US Sanctions North Korea Leader Kim Jong Un for Human Rights Abuses

PHOTO: North Korean leader Kim Jong Un listens during the party congress in Pyongyang, North Korea, May 9, 2016.PlayWong Maye-E/AP Photo
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For the first time, the United States has sanctioned North Korean leader Kim Jong Un for human rights abuses.

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The U.S. Department of the Treasury added the young ruler, along with 10 other North Korean individuals and five entities, to the U.S. sanctions list today.

"Human rights abuses in the DPRK are among the worst in the world," U.S. Department of State spokesman John Kirby said in a statement today. "The government continues to commit extrajudicial killings, enforced disappearances, arbitrary arrest and detention, forced labor and torture. Many of these abuses are committed in the political prison camps, where an estimated 80,000 to 120,000 individuals are detained, including children and family members of the accused."

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SLIDESHOW: Photos: Kim Jong Un's reign in North Korea

The department added that this is part of "the most comprehensive U.S. government effort to date" to identify and sanction North Korea's leaders responsible for the widespread abuses -- which they hope will "send a signal to all government officials who might be responsible for human rights abuses."

Kim is among 23 total North Korean individuals and entities cited in a report released by the U.S. Department of State today for their role in serious human rights violations, hunting down defectors or censorship in the Democratic People's Republic of Korea. U.S. officials gathered the names with the cooperation of other governments, international organizations and civil society groups.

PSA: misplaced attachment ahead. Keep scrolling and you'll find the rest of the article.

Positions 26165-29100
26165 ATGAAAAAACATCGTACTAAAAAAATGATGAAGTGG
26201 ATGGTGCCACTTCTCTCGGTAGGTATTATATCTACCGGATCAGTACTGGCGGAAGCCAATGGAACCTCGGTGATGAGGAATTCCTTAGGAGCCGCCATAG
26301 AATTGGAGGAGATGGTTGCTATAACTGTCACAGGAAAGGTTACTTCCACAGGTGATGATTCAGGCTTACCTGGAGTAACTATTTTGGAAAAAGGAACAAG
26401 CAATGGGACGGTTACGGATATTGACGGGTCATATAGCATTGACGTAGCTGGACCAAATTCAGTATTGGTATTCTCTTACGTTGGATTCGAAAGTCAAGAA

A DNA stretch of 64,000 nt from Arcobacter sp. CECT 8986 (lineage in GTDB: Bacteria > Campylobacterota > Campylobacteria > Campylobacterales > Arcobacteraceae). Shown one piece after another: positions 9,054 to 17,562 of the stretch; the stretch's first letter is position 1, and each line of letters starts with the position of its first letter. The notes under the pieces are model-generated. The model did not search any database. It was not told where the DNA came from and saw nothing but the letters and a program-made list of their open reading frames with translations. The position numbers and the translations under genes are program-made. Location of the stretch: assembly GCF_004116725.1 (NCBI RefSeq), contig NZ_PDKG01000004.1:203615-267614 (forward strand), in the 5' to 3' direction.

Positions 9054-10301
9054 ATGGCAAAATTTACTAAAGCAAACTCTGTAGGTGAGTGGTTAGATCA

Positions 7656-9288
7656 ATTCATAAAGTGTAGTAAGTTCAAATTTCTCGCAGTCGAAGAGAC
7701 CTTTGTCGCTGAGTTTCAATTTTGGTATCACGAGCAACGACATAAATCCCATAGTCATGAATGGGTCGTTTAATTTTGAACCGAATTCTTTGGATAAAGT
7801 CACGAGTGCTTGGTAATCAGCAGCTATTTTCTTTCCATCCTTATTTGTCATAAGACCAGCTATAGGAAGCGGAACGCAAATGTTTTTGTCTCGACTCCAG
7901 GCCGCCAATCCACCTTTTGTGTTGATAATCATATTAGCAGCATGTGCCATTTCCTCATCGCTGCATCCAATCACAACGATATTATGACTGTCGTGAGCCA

"We have made the judgment that he is, rather plainly, ultimately responsible for the actions of his regime, including its repressive policies towards its own people. But I would also encourage you to give some attention to other names on this list," a senior administration official in the State Department said.

The other names include Choe Pu-il, North Korea's minister of public security who oversees the operation of the political prisoner and forced labor camps, and Cho Yon-jun, the vice director of North Korea's organization and guidance department who is responsible for the executions of defectors, according to the report.

"This will be an ongoing process," the senior administration official said. "We certainly don’t consider this a comprehensive list of those officials in the North Korean system who are responsible for these kinds of abuses, so we intend to update the list from time to time as new information comes in."

U.S. officials hope the report and the sanctions will have an impact on the North Korean regime.

"It sends a message to people within the North Korean regime, particularly at those lower to mid levels, that if you become involved in abuses like running concentration camps or hunting down defectors, we will know who you are and you will end up on a blacklist that leaves you at a significant disadvantage in the future," the senior administration official said. "We have no illusions that this is going to bring some sort of dramatic change in and of itself to North Korea, but simply lifting the anonymity of these functionaries may make them think twice from time to time when they consider a particular act of cruelty or repression."

The sanctions, which target property and other assets under U.S. jurisdiction, follow a 2014 report by the United Nations Commission of Inquiry on Human Rights in North Korea, which details a harrowing system of executions without any legal process, forced labor camps and torture under Kim's rule.

The U.S. action comes at a time when the North Korean government is pushing ahead with its nuclear weapon and ballistic missile programs, despite the threat of international sanctions. Just days after the reclusive country test-launched two medium-range ballistic missiles last month, the top North Korean official for U.S. relations told The Associated Press that Washington can expect more nuclear tests and missile launches as long as it tries to force his government's collapse through a policy of pressure and punishment.

"It's the United States that caused this issue," Han Song Ryol, the director-general of the department of U.S. affairs at North Korea's Foreign Ministry, told the AP in his first interview with an American news organization since assuming the post three years ago. "They have to stop their military threats, sanctions and economic pressure. Without doing so, it's like they are telling us to reconcile while they are putting a gun to our forehead."

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